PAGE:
We started with the pool, which is only used in the summer, but our research shows that heat pumps could be used year-round in the North even if the ground temperature is colder. Phase 2 of the project would be to install a geothermal system to heat and cool the Kuujjuaq Forum sports facilities," says Jasmin Raymond.
The Forum has gyms that need to be heated as well as an arena where the ice needs to be cooled. Of course, in winter, the ground freezes and the temperature drops below zero. The geothermal loop would have to be installed at a depth of more than 1 m. It will be necessary to penetrate deeper into the ground to find a temperature higher than zero. So, the loop would be vertical rather than horizontal. "We think that we would be able to install a geothermal system with vertical exchangers 100 to 150 meters deep where the average temperature would be 1 to 2 degrees Celsius," anticipates Jasmin Raymond.
Kuujjuaq would then be a pioneer in northern geothermal energy and could set an example for other Arctic communities.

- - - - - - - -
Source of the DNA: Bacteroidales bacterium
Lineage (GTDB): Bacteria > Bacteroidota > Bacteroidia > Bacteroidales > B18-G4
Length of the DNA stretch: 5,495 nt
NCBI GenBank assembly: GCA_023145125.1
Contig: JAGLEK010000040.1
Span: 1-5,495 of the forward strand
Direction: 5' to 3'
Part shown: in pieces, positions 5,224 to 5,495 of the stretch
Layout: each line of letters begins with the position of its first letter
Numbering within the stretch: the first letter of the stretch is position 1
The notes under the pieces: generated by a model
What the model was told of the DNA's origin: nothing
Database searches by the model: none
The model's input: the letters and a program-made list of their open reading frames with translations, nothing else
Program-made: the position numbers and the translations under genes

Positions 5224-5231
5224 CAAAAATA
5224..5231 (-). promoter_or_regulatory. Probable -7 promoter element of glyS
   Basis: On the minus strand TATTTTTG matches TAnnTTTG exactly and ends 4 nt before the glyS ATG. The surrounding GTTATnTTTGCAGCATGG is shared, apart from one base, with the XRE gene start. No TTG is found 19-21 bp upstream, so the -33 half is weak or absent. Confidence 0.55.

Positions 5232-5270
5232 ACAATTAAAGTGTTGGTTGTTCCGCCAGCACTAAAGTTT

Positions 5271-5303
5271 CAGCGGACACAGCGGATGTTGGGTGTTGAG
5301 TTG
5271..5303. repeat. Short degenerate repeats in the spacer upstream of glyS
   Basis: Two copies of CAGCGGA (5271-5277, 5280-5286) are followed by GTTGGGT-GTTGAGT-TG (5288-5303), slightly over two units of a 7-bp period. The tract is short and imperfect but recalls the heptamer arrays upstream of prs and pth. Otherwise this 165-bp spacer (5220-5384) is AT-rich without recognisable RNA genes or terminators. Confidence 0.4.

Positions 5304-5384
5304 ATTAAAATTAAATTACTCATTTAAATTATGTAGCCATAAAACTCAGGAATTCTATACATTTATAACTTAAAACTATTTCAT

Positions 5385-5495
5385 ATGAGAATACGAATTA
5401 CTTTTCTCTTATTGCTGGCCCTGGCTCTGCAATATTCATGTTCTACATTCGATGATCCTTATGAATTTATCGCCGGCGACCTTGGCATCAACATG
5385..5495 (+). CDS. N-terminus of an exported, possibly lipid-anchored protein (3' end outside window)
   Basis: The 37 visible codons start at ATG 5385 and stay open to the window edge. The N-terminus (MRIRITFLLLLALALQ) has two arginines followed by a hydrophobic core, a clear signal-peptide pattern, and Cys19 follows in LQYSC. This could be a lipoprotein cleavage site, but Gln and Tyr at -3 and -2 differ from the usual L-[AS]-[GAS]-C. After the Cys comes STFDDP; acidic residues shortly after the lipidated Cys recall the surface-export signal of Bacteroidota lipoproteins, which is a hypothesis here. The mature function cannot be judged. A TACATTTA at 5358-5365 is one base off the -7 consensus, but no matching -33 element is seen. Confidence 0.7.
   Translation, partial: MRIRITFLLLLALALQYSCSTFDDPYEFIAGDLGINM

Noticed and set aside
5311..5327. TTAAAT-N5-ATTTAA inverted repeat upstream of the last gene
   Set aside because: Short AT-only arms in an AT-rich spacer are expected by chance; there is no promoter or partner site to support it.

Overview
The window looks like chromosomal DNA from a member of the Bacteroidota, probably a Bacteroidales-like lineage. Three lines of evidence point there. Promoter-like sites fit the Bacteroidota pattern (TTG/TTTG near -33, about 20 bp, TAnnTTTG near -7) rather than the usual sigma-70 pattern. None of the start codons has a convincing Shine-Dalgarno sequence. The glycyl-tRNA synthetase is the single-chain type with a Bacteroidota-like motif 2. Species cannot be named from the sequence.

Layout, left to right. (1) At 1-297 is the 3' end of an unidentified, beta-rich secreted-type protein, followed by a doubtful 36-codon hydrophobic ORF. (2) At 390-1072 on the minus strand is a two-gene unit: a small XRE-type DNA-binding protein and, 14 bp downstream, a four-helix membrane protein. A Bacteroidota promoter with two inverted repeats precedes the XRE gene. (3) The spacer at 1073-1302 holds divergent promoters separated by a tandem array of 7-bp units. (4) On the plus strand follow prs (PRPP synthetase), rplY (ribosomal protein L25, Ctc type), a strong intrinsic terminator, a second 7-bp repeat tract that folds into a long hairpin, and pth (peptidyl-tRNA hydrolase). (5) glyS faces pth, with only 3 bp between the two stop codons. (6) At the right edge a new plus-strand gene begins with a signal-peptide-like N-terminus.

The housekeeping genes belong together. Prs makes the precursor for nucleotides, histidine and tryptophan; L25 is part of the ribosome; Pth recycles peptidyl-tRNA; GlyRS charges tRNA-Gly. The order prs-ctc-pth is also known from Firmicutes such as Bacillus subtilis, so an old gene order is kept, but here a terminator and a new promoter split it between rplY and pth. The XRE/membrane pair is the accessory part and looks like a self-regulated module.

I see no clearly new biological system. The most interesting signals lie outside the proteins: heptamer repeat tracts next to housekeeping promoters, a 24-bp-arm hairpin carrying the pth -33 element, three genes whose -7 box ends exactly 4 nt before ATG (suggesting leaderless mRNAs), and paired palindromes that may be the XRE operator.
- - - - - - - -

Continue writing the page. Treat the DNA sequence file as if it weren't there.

Information about the researcher
A word from the Director of the INQ, Jean-Éric Tremblay
Energy autonomy and efficiency are two important issues for Institut Nordique du Québec (INQ), whose scientific mission is to support the sustainable development of the North in partnership with its communities.
Since the large hydroelectric power plants were built in the "North", one might think that it would be relatively simple to connect them to Nunavik’s 14 villages. However, the distance between many of these villages and the La Grande complex, for example, is often greater than or equal to the distance between La Grande and the major cities to the south. Since it would be very complicated and unprofitable, in purely economic terms, to build and operate the infrastructure required to deliver electricity throughout the North, the communities and businesses that draw resources from the territory must rely on local solutions for energy production.